The Active Directory groups is a collection of Active Directory objects. The group can include users, computers, other groups and other AD objects. The administrator manages the group as a single object. In Windows there are 7 types of groups: two domain groups types with three scope in each and a local security group. In this article, we’ll talk about the different types of Active Directory groups, the differences between them, group scopes, and will show you how to create AD groups in several ways.
Types of Active Directory Groups
There are two types of AD groups:
- Active Directory Security Groups. This type of group is used to provide access to resources. For example, you want to grant a specific group access to files on a shared folder. To do this, you need to create a security group;
- Active Directory Distribution Groups. This type of group is used to create email distribution lists (usually used in Microsoft Exchange Server). An e-mail sent to such a group will reach all users in the group. This type of group cannot be used to provide access to domain resources, because they are not security enabled.
Note. Security groups can also be assigned with email attributes and used in mailing lists, but it is not recommended.
For each type of group, there are three group scopes:
Domain local. Used to manage access permissions to resources (files, folders and other types of resources) only in the domain where it was created. A local group cannot be used in other domains (however, a local group may include users from another domain). A local group can belong to another local group, but it cannot be included in the global group.
Global. This group type can be used to provide access to resources in the another domain. In this group, you can add only accounts from the same domain in which the group was created. A global group can be included in other global and local groups.
Universal. It is recommended to use it in big Active Directory forests. Using this group scope, you can define roles and manage resources that are distributed across multiple domains. If your network has many branches connected by WAN channels, it is desirable to use universal groups only for rarely changing groups. Because changing the universal group causes the global catalog to be replicated throughout the whole enterprise.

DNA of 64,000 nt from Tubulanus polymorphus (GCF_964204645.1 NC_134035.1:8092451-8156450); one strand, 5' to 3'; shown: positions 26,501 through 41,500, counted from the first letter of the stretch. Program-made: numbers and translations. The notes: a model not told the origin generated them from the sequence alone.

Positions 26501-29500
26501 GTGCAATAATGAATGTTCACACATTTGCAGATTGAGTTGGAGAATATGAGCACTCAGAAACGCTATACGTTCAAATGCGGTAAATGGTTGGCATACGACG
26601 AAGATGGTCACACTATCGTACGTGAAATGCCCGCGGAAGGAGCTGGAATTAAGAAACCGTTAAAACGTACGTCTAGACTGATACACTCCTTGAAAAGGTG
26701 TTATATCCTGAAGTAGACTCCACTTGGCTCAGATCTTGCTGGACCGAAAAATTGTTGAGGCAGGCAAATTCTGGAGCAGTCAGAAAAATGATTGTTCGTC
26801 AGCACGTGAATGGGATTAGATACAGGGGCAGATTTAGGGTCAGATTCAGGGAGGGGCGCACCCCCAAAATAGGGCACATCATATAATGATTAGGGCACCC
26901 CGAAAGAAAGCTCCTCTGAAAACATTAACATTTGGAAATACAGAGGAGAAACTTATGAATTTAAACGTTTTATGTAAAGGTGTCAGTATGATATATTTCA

There are also local groups. These groups are created in the local Security Accounts Administrator (SAM) database of the only one computer. Difference from domain groups: local groups work even if domain controllers are not available.
Creating a Group Using the ADUC snap-in
The easiest way to create a new group is to use the Active Directory Users and Computers graphical console. Go to the AD organizational unit in which you want to create the group, right click on it and select New > Group.
Specify the group name, select the group type and scope, and click OK.
To add a user to the group, locate the group in the Active Directory Users and Computers console and double-click on it. In the group properties window, click the Members tab and use the Add button to add users, computers, or other groups.
You can also add a user to the group by right-clicking on it and selecting the item Add to a group. This is quite handy when bulk users are added to a group.
How to Create an Active Directory Groups Using PowerShell?
To create Active Directory groups, use the PowerShell New-ADGroup cmdlet.
The type of the Security or Distribution group is specified using the -GroupCategory argument. The scope of the group is specified using the parameter –GroupScope (valid values: DomainLocal, Global or Universal).
To create a new global distribution group in the specified OU, you can use the command:
New-ADGroup -Path "OU=Groups,OU=Brasil,DC=theitbros,DC=com" -Name "BrasilUsers" -GroupScope Global -GroupCategory Distribution
Using the following command, you can create a new security group:
New-ADGroup –Name RemoteAccessUsers -GroupScope Universal -GroupCategory Security -Path "OU=Groups,OU=USA,DC=theitbros,DC=com"
Now you can add users to this group using Add-ADGroupMember cmdlet:
Add-ADGroupMember RemoteAccessUsers -Members user1,user2,user3
You can list members of Active Directory groups using this method.